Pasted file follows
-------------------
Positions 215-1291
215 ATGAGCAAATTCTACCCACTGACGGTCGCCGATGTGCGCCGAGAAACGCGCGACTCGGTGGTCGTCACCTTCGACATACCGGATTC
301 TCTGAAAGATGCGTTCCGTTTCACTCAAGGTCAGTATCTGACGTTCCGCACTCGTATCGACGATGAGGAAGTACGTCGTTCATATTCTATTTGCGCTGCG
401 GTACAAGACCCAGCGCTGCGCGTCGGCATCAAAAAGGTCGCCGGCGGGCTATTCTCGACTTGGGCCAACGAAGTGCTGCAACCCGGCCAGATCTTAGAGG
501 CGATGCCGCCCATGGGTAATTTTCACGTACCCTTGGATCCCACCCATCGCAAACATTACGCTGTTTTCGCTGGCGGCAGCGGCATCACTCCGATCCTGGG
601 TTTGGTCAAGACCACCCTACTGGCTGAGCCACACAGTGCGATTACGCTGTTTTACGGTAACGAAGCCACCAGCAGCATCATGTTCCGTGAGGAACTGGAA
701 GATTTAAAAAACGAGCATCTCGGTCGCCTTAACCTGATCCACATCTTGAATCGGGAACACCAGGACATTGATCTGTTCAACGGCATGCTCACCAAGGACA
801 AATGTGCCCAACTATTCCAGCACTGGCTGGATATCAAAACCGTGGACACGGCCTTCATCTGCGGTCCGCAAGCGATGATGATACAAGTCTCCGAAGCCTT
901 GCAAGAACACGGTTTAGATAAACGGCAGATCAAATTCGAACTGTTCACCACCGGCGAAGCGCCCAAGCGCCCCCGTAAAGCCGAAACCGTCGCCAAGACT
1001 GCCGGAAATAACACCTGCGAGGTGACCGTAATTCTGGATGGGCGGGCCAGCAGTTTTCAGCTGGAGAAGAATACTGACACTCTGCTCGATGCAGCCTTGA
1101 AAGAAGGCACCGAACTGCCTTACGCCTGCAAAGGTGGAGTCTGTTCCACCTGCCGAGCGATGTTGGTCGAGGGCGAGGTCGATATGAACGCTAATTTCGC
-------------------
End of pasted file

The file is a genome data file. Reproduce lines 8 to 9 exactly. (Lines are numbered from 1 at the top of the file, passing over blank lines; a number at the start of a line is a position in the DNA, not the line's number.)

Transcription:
801 AATGTGCCCAACTATTCCAGCACTGGCTGGATATCAAAACCGTGGACACGGCCTTCATCTGCGGTCCGCAAGCGATGATGATACAAGTCTCCGAAGCCTT
901 GCAAGAACACGGTTTAGATAAACGGCAGATCAAATTCGAACTGTTCACCACCGGCGAAGCGCCCAAGCGCCCCCGTAAAGCCGAAACCGTCGCCAAGACT